Improved patient navigation, offshore options being considered
Dec. 29, 2021 by David Silverberg
With major challenges to women’s health choices looming in the new year, Planned Parenthood of Florida is already preparing to adapt to a changed political and legal landscape, according to Stephanie Fraim, president and chief executive officer of Planned Parenthood of Southwest and Central Florida.
The changes include renewed and vigorous lobbying of relevant legislators and preparations to serve women’s health needs throughout the region.
Fraim spoke at a “Voices for Planned Parenthood—Let’s Get Loud!” gathering in Bonita Springs on Dec. 7. (Full disclosure: the author was a speaker on a panel at the event.)
“As you know Florida is poised to put in place whatever restrictions the Supreme Court puts in place whether that is a six-week Texas ban or the 15-week ban we heard arguments on last Wednesday or an overturning of Roe,” said Fraim.
“…Make no mistake, [anti-choice advocates] are clearly looking to the legislature to restrict access to abortion care and this legislature and this governor have our rights clearly in their sights,” she told the audience. “Of course we will fight every [anti-choice] law that Florida tries to implement.”
Fraim said Planned Parenthood would be fighting attempts to restrict choice on two fronts. The first was legislative and legal.
“As I said, we’re going to challenge the law that impacts our care but the real battle is going to happen at the ballot box. Right? We need people in our state house and Capitol that actually care about women and people’s health care.”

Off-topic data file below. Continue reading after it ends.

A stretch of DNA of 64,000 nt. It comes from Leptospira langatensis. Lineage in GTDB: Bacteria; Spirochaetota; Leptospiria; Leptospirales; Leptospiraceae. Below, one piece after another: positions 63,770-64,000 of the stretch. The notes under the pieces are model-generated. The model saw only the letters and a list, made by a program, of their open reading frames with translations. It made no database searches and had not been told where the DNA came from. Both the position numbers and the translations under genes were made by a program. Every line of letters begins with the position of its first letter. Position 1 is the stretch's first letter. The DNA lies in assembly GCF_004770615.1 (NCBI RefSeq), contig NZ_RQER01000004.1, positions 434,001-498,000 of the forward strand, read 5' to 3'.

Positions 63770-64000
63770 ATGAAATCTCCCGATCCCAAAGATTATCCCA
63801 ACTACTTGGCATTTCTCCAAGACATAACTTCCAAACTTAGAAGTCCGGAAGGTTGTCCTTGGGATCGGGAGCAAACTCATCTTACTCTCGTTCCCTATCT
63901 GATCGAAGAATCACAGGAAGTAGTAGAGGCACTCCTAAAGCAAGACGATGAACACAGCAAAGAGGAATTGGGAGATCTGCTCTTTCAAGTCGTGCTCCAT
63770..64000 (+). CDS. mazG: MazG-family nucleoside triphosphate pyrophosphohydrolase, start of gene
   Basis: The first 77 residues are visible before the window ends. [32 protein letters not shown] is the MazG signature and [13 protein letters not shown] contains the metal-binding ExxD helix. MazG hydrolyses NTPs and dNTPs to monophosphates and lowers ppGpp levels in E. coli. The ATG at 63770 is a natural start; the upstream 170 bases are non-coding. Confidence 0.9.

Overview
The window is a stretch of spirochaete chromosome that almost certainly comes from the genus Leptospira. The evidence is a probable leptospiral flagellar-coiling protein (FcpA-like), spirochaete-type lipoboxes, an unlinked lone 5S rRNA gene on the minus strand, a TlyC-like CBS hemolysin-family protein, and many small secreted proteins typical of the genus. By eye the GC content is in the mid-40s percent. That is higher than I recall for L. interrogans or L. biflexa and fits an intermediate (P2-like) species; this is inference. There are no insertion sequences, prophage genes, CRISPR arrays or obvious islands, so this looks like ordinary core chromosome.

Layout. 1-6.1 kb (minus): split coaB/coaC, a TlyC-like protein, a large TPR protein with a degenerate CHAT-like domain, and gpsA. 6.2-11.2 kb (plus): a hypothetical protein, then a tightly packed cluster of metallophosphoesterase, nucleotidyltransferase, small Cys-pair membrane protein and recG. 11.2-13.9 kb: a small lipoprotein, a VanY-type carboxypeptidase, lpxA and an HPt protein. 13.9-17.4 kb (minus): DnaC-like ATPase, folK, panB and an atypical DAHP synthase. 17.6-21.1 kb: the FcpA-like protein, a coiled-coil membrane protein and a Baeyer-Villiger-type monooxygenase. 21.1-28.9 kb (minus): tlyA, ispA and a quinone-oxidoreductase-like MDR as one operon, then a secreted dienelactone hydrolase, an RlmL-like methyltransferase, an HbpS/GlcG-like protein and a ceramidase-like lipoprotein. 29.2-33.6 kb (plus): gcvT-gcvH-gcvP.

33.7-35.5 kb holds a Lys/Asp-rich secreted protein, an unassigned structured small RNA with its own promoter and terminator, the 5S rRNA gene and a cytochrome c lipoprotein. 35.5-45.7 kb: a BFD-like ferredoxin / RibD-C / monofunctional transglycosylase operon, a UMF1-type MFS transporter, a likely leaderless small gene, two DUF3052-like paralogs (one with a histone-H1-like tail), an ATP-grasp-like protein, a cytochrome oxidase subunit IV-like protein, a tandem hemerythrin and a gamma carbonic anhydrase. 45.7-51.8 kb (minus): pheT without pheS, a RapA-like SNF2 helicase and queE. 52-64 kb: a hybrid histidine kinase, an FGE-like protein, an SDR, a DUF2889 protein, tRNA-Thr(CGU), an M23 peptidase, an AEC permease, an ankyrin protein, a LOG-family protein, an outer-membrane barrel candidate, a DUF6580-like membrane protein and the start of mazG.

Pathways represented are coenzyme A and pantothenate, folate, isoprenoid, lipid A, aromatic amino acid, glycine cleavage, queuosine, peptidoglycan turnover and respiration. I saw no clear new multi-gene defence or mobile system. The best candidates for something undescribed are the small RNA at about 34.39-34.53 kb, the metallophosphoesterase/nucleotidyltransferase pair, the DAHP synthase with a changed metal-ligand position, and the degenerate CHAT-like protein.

Fraim urged her listeners to get involved politically, support the Planned Parenthood Action Fund political action committee and in particular to express support for state Rep. Ben Diamond (D-68-St. Petersburg) and Sen. Lori Berman (D-31-Palm Beach County) who on Nov. 23 sponsored the Reproductive Health Care Protection Act (House Bill 709 and Senate Bill 1036) to protect women’s health care.
“On the second front, caring for our patients, getting them care and getting them to care, we will continue as Planned Parenthood to provide every bit of reproductive health care we’ve always provided and provide abortion care up to whatever the law allows, whether that’s six weeks or 15 weeks,” she said. “And, we are at the beginning stages of building one of the largest patient navigation systems in the state, connecting it to one of the largest patient navigation systems in the country.”
Planned Parenthood is putting together teams to help patients get to the health care services they need, she explained. As an example, Planned Parenthood clinics in Oklahoma saw a 500 percent increase in patients when Texas passed its restrictive anti-choice law. Florida’s Planned Parenthood is seeing an increase in Texas patients as well.
“If we lose the right here [in Florida], we will turn that and begin moving patients out of the state to where they need to go,” she said.
As an additional option, “we are thinking about a boat off the east coast of Florida. We seriously are.” A boat could legally provide women’s health services in international waters. Fraim said she had been contacted by a pilot with a float plane who could ferry patients to any vessel.
“I know, it’s horrifying,” she acknowledged. “But this really isn’t a ban on abortion, it’s a ban on safe abortion.”
A Supreme Court decision on Mississippi’s abortion ban is expected in June of next year. A challenge to Texas’ ban on abortions is ongoing, although on Dec. 10 the Supreme Court allowed it to remain in force.
In the meantime Planned Parenthood is actively seeking financial support. Until Dec. 31 all donations up to $500,000 will be doubled, thanks to a matching grant provided by an anonymous donor.
Liberty lives in light
(c) 2021 by David Silverberg